A door from the bathroom leads out onto a private little area with two loungers and our own small plunge pool. Although my girlfriend takes a restful dip in it to cool down, the pool doesn’t see much use, as it’s hard to beat the beach and ocean location just a minute’s walk away. The duchess clearly had an eye for a fine location, building her house on the difficult to pronounce but very easy to enjoy Xpu-Ha beach, a curving bay of cool fine powdery white sand with translucent water. Apart from Esencia guests, it’s empty – very pleasantly so.

We watch the sunset down at the end of the beach, then spend an incredibly calm evening by the main swimming pool (which also goes underused, because of the excellent ocean swimming on offer), sitting on comfy loungers beneath trees lit romantically with orange bulbs, working our way through mescal cocktails.
Afterwards, we make our way to the poolside and oceanside Garden Restaurant for dinner, where the menu is modern Mexican, with plenty of fresh seafood, which makes sense given how close everything is here to the sea. I tuck into a crispy crabmeat coquette with avocado puree as a starter, which is tasty enough, but a main of two big chunky yellowfin tuna steaks, perfectly pink and served on Mexican caponata, is delicious. My girlfriend is also highly impressed with her grilled octopus, a hard ingredient to cook perfectly, but nailed here, served with roasted cherry tomatoes, roasted baby potatoes and parsley oil. We’re both equally impressed by a place of juicy jumbo shrimp sautéed in tamarind honey sauce, with saffron rice. My dinner’s great, but I’ll admit to having a little ‘order envy’.

We wake in the morning, well-rested, to the gentle sound of birdsong in the jungle, and find the pre-ordered tray of tea and coffee on the verandah, along with a basket of croissants, muffins and pastries – a pleasantly laid back start to the morning.
The whole of the day is spent relaxing. There are two swimming pools here, one for families with a shallow shelf dominating the site, for toddlers to be able to stand, with another larger, quieter child-free pool across from it. But we spend most of our time on the beach, on loungers where waiters occasionally come by with fresh coconut, skewers of fresh fruit or to take a drink order.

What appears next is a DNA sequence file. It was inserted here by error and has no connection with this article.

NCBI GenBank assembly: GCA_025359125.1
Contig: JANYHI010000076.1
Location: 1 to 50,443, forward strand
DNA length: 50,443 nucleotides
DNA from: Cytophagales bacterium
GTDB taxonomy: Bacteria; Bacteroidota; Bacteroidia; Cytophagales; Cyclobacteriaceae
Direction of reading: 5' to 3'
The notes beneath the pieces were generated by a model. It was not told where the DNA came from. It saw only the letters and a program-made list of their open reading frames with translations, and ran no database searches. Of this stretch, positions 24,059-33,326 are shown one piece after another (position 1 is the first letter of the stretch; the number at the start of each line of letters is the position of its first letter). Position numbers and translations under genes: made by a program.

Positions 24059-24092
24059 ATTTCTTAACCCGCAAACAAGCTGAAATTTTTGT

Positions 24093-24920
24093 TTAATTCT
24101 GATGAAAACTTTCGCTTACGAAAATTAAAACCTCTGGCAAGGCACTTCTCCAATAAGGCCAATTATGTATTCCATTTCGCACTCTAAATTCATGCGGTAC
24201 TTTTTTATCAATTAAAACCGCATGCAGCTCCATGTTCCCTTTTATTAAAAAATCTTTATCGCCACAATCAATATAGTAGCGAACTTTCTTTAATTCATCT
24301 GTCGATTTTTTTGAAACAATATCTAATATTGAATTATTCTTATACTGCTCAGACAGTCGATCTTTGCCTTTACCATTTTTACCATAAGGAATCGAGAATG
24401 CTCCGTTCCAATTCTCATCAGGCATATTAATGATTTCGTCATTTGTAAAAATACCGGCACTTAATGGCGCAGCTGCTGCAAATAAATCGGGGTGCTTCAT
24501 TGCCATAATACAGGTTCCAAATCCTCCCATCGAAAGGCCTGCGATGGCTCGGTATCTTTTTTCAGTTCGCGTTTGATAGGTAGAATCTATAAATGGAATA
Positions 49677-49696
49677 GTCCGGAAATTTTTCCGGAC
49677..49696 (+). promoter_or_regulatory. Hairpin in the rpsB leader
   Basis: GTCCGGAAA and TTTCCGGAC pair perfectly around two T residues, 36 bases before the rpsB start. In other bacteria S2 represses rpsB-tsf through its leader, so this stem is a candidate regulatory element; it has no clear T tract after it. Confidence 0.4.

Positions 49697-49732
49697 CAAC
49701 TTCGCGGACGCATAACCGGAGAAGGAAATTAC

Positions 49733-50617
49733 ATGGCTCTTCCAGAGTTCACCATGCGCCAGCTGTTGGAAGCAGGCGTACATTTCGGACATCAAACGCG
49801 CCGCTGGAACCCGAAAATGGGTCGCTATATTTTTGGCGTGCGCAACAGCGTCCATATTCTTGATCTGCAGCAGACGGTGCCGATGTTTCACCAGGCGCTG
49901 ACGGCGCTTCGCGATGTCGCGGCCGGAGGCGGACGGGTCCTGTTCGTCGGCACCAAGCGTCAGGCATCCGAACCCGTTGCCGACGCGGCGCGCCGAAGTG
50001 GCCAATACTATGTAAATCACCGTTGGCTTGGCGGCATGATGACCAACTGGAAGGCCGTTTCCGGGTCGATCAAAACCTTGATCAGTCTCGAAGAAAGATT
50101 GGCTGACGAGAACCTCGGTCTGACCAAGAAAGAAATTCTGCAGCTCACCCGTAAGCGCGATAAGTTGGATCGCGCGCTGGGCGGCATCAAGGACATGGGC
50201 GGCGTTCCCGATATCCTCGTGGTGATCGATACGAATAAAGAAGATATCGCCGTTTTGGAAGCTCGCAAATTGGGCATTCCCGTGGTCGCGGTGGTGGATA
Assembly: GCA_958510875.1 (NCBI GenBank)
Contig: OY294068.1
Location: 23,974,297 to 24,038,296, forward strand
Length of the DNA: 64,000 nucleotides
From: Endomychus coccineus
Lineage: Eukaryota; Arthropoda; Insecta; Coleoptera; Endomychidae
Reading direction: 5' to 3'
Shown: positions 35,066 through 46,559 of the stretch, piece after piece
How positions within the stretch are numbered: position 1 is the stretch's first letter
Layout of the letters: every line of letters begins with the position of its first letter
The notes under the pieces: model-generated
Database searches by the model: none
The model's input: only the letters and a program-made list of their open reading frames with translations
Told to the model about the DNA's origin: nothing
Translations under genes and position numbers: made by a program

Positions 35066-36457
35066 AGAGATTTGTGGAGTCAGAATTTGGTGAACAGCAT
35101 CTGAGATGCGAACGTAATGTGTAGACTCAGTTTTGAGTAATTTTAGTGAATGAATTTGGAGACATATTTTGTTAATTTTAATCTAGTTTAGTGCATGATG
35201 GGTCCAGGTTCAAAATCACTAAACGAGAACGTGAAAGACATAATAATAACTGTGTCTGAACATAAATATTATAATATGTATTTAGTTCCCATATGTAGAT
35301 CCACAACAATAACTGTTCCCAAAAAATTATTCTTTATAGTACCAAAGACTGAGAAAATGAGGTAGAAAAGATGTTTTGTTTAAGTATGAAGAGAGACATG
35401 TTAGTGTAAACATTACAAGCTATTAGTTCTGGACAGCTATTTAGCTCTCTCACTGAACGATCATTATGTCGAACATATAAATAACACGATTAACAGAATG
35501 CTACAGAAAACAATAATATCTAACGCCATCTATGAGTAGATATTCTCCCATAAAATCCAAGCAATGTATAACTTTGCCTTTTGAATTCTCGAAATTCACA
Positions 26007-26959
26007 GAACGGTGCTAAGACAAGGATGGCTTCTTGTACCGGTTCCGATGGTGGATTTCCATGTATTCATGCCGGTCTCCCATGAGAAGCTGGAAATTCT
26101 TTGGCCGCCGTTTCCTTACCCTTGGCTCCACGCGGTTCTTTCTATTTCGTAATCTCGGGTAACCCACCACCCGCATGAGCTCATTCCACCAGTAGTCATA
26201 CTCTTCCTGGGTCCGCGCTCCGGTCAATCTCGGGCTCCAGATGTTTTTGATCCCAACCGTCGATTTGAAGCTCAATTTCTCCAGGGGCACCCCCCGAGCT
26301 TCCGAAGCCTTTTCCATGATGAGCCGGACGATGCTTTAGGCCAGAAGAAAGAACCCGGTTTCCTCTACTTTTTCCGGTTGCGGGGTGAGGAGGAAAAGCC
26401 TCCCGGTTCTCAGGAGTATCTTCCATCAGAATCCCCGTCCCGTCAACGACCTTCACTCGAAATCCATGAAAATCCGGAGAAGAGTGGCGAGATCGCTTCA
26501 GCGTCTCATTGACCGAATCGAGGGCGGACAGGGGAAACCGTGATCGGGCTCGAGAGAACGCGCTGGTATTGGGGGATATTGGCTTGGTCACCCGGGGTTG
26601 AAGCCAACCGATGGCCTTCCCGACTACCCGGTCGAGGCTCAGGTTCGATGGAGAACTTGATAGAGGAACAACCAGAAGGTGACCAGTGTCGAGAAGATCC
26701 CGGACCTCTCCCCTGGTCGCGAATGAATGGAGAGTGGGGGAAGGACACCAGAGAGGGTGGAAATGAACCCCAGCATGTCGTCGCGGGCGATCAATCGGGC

We break only for lunch, which includes tasty deep fried avocado chips and a healthy quinoa salad with shrimp, beetroot and grains, then make our way in the evening to the spa, where the dusk air has a pleasant aroma coming from the fire near the entrance.
There’s a rustic earthy feel to the spa, far away from the modern clinical feel of some modern spas. It’s warmer and homelier, designed with flowing walls, according (apparently) to Mayan principles of energy flow. We sit for a while in robes in a chill out area, a candle gently flickering, before our joint treatment starts.

Esencia, it has to be said, is a romantic place to stay, despite being, unlike some other hotels in the area, also open to families with children. And the Essence of Love spa treatment, as the name suggestions, ups the ante even further. It starts with a ritual, a Mayan blessing as my girlfriend and I close our eyes, fragrant smoke surrounding us. We take our place on a bed which has been decked out with a heart shape of rose petals, soft music playing in the background, for a full body massage with vanilla cream. The masseuse suggests this is not a “hard massage, just gentle, easy, like a little dance,” but actually there’s some decent pressure applied too to work out knots in shoulders from too much time spent as a computer.
At the end of the massage, my girlfriend and I are positioned face-to-face, and left alone in the room, an open door leading to a steamy room with a round pool that looks out onto the cool green forest. The rim of the pool has also been carefully decorated with rose petals. We soak for a while, occasionally lifting a relaxed limb to pick up a glass of champagne or a chocolate-covered strawberry from the tray at the poolside. I’d guess that there have been a few engagement rings brought out here at moments like this.